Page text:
Highway ideas: ‘logical to ridiculous’ | AspenTimes.com

Highway ideas: ‘logical to ridiculous’

Dennis WebbGlenwood Springs correspondentAspen, CO Colorado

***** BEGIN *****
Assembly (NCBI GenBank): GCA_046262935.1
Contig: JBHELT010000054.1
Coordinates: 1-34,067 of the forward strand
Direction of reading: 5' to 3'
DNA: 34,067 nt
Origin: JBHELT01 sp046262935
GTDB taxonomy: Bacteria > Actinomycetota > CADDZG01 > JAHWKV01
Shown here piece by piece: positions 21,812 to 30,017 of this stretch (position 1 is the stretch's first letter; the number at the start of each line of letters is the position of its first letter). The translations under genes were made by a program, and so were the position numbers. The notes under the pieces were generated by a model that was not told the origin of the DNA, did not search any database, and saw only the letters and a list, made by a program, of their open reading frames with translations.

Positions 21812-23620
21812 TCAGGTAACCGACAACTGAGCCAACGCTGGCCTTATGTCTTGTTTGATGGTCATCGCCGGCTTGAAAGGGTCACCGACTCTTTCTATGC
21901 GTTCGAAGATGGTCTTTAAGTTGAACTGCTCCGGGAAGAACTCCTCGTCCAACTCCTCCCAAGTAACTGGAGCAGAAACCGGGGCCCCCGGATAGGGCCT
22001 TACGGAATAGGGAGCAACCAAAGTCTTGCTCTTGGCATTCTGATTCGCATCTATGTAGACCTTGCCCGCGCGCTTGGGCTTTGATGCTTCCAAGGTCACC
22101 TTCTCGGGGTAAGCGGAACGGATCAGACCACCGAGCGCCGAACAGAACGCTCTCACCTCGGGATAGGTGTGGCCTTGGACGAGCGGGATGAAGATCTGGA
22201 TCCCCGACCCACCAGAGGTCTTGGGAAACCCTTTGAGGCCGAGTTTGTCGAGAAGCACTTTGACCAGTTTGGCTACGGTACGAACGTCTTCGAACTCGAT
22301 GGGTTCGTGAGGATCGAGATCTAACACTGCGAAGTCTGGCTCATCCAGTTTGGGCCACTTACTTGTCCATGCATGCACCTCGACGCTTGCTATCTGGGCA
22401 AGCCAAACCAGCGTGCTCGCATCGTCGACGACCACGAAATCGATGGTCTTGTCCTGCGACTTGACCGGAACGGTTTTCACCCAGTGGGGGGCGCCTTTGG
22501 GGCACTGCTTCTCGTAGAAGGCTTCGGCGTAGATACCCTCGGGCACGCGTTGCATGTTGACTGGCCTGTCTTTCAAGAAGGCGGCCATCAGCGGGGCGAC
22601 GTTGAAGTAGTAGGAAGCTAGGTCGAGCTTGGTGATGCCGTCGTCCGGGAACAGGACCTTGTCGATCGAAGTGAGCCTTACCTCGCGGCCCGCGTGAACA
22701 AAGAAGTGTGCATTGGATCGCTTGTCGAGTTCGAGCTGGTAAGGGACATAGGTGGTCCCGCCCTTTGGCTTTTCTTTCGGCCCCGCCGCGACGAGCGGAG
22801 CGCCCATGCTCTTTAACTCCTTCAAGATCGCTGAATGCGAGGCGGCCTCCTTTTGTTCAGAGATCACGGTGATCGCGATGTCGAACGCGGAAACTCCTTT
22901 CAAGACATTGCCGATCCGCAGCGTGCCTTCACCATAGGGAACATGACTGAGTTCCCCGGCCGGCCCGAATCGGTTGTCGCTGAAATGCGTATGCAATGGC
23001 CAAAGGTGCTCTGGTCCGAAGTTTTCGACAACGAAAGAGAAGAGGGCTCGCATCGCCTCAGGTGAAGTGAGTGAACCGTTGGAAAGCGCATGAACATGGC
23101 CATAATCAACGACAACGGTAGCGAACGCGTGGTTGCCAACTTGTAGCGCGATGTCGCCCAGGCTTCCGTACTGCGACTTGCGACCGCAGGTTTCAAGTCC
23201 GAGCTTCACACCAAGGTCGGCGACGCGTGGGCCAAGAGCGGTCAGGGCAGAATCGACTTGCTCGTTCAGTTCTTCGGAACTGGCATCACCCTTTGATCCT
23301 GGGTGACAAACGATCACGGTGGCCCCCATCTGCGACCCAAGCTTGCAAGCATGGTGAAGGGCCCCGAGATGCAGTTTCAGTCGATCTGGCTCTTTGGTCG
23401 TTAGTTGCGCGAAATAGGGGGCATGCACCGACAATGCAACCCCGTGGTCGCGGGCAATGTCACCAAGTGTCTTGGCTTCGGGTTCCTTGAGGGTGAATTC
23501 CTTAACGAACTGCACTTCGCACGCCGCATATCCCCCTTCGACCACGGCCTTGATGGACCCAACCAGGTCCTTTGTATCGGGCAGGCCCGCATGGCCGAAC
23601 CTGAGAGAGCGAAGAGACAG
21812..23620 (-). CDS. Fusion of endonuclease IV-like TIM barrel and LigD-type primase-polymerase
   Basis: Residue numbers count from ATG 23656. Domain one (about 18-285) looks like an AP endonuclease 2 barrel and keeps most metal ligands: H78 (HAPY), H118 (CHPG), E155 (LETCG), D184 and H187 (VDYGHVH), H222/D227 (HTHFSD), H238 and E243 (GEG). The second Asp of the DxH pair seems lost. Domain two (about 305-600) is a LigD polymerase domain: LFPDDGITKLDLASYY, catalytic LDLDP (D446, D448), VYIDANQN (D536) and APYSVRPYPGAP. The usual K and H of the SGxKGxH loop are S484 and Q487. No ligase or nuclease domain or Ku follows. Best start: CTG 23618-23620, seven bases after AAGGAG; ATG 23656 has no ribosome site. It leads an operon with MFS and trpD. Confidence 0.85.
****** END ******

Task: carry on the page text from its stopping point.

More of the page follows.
GLENWOOD SPRINGS A draft study has identified 22 possible alternatives for improving travel along the Highway 82 corridor in Glenwood Springs.Ideas run the gamut from changing traffic light timing and adding more lights on the highway, to building a new route along Lookout Mountain on the east edge of town at a potential cost of $600 million or more.”What’s going to be covered in this is the logical to the ridiculous,” said City Council member Chris McGovern, also a member of the city’s transportation commission.The study is intended to look at the full range of possible means for addressing increasing congestion on Highway 82 in Glenwood, where it currently follows the city’s main street, Grand Avenue.Among the alternatives evaluated are several that make use of the railroad right of way corridor on the east side of the Roaring Fork River. The city long has looked to the corridor as a possible site for a new route that would alleviate congestion on Grand Avenue, although some city residents don’t want to see the river corridor developed.Some of the other ideas include creating four lanes on the residential part of Midland Avenue north of 27th Street, building the south bridge project that would extend Midland to and across the Roaring Fork River to Highway 82, making the railroad corridor route one-way in the morning and the other way in the evening to accommodate commuting patterns, designating permanent one-way traffic on each of two different corridors; and creating a new Interstate 70/Highway 82 interchange at Devereux Road.Others focus on changes downtown. Some would convert parts of Eighth through 11th streets to one-way to limit traffic movement at Grand Avenue intersections, or ban right or left turns at those intersections. Another would have Glenwood’s main I-70 interchange directly connect to one-way Cooper and Colorado avenues. Both are residential streets.The “corridor optimization study,” now nearing completion, is being conducted as a precursor to an environmental assessment that would evaluate several top alternatives and identify a preferred one, while seeking public input along the way.City engineer Mike McDill said the transportation commission is expected to review the draft results at its meeting Tuesday morning and provide feedback to consultants as they work on a final report. That report is expected to be presented to City Council on April 5.

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